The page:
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Graphene: Solar Cells of the Future?, posted in Inventions, PhotoVoltaics, Solar Power.


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Graphene: Solar Cells of the Future?

News » Energy | Biofuels | Environment | Hydrogen | Solar | Transportation | Wind
August 10th, 2010 - View Comments

Graphene Solar Cell A southern California University team has come up with what could be the alternative new breed of economical and flexible solar cells. For some decades now, organic photovoltaic cells (OPV) have been acclaimed as the new solar cell prototypes and extolled for their light weight, flexible substrates, low cost and easy manufacturability. Research is now being done on them.

Features of OPV cell:
The most unique aspect of the OPV cell devise is the transparent conductive electrode. This allows the light to react with the active materials inside and create the electricity. Now graphene/polymer sheets are used to create thick arrays of flexible OPV cells and they are used to convert solar radiation into electricity providing cheap solar power.

New OPV design:
Now a research team under the guidance of Chongwu Zhou, Professor of Electrical Engineering, USC Viterbi School of Engineering has put forward the theory that the graphene – in its form as atom-thick carbon atom sheets and then attached to very flexible polymer sheets with thermo-plastic layer protection will be incorporated into the OPV cells. By chemical vapour deposition, quality graphene can now be produced in sufficient quantities also.

Differences between silicon cells and graphene OPV cells:
The traditional silicon solar cells are more efficient as 14 watts of power will be generated from 1000 watts of sunlight where as only 1.3 watts of power can be generated from a graphene OPV cell. But these OPV cells more than compensate by having more advantages like physical flexibility and costing less.

More economical in the long run:
According to Gomez De Arco, a team member, it may be one day possible to run printing presses with these economically priced OPVs covering extensive areas very much like printing newspapers. In Gomez’ words – “They could be hung as curtains in homes or even made into fabric and be worn as power generating clothing…. imagine people powering their cellular phone or music/video device while jogging in the sun.”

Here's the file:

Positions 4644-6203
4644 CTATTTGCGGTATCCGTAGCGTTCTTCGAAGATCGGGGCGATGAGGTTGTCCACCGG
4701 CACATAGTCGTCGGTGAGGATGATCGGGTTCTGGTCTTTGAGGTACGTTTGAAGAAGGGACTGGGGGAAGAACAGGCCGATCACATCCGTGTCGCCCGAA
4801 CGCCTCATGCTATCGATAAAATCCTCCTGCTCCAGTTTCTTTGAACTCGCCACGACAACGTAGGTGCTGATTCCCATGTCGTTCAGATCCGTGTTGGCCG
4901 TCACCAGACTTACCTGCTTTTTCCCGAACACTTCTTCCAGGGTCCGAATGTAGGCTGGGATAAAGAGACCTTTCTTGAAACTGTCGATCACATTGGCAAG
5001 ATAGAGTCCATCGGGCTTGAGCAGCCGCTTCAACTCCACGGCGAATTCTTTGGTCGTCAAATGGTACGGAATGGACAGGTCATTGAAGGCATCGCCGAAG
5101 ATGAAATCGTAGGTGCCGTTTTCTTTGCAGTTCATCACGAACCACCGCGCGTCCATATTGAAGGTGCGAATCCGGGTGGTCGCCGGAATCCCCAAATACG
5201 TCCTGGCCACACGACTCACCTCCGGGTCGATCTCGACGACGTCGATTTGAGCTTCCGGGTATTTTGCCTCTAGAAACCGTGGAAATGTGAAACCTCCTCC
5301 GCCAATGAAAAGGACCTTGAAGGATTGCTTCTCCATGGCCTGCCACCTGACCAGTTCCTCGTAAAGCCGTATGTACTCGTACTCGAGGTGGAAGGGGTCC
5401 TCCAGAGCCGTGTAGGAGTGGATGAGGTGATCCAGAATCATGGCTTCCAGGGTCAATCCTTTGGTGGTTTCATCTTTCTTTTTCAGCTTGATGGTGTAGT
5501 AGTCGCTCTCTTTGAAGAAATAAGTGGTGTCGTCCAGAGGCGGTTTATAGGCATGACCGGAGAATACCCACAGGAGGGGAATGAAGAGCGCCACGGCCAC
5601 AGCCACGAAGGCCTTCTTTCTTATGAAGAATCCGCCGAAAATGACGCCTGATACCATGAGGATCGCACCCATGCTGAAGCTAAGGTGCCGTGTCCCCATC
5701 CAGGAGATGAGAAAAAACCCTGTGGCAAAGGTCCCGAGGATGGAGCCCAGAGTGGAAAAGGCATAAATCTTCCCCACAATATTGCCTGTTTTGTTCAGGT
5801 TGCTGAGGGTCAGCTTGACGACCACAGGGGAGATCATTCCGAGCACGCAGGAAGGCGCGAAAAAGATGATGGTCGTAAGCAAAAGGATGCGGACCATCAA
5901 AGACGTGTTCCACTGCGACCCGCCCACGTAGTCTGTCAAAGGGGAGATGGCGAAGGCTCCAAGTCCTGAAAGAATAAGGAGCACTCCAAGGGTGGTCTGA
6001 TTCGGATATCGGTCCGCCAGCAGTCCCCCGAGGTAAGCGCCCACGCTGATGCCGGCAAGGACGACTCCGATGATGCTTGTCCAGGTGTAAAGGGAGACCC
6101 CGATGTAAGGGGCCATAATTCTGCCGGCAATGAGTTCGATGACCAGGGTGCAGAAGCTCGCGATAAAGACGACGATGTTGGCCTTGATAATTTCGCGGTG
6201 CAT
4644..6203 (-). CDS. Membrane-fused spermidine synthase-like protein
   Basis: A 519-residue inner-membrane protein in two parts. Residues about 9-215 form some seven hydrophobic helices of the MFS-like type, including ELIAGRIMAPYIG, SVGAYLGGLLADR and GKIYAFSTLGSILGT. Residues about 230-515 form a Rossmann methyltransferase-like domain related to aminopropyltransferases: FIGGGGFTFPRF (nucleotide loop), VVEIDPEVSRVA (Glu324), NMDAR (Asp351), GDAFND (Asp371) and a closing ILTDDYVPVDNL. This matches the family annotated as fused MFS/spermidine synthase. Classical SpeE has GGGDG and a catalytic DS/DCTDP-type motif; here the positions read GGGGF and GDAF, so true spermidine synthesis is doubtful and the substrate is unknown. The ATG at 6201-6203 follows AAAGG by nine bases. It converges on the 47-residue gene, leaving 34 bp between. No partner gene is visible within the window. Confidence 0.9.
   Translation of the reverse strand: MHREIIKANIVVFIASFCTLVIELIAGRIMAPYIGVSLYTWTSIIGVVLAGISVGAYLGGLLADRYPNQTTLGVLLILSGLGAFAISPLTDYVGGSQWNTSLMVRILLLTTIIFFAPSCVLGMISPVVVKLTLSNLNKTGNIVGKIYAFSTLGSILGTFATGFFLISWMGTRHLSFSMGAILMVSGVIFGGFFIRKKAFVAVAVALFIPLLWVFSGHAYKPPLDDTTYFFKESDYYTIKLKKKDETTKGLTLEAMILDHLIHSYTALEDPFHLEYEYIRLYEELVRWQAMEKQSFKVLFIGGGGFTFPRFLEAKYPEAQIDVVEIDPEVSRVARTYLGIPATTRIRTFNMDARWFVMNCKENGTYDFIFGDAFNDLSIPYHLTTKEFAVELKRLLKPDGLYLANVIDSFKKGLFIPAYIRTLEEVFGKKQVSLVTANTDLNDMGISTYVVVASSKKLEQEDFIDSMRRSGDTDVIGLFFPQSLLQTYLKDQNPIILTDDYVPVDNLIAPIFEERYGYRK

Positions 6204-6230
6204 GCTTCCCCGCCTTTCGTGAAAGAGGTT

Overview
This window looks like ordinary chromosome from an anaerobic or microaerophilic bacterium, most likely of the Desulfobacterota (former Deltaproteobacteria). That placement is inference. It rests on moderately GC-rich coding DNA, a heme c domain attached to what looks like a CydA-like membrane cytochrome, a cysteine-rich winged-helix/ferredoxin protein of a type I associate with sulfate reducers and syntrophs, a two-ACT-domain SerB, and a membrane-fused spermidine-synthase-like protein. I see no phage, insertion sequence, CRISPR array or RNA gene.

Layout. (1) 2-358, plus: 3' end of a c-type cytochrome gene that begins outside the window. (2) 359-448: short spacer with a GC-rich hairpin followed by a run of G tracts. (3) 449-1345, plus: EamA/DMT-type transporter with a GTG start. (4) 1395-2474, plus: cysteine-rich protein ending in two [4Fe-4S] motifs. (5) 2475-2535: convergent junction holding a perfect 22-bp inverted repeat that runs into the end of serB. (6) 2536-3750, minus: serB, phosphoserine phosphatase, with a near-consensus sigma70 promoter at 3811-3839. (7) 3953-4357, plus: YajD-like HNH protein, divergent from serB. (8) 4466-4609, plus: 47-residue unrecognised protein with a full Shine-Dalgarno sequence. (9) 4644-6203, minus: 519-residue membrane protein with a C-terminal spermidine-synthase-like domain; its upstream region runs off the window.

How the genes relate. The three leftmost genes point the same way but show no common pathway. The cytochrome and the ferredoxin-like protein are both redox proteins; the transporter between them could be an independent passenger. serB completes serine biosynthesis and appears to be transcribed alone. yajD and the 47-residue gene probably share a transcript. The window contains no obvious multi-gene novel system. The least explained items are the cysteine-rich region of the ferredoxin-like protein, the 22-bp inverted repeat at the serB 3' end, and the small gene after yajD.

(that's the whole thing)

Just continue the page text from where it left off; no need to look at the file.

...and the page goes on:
Advantages of OPVs:
The flexibility of OPVs gives these cells additional advantage by being operational after repeated bending unlike the Indium-Tin-Oxide cells. Low cost, conductivity, stability, electrode/organic film compatibility, and easy availability along with flexibility give graphene OPV cell a decidedly added advantage over other solar cells.

The team:
The USC team, consisting of Chongwu Zhou, Cody W. Schlenker, Koungmin Rye, Mark E. Thompson, Yi Zhang and Gomez De Arco published a paper about their research in ACS Nano journal and are very much excited about the future potential advantages and uses that are possible with the OPV grapehne cells.

What do you think?

Related posts:

  • Marc Andrews

    Is there any roofing contractor that would provide a discount for solar tiles as they are replaced.This would make the price more reasonable and attractive to home owners and give a more positive to the green effort.

  • http://www.ecoconcord.com Jos Conil

    This is a remarkable invention. New forms of flexible and economic solar cells can revolutionize our energy scenario.

    A comparative study between these OPVs and the spray on, paint like solar cells ( http://news.nationalgeographic.com/news/2005/01/0114_050114_solarplastic.html ) should be done to compare the pros and cons of both.

  • http://www.makeheat.com Andrew Perkins

    While solar windows comes immediately to mind, solar siding would also be a benefit of the transparency of the material. Graphine coated vinyl or even cedar shakes should be possible, as well as coating automobiles.

  • Martin McBride

    Re : Marc Andrews comment.

    Here in the UK the cost of replacing roof tiles, with PVs is around 300% more, per square metre, for a whole roof. This includes the cost of wiring, sensors, controls, the increased cost of labour and access. It is not currently possible to reduce these costs to the consumer.

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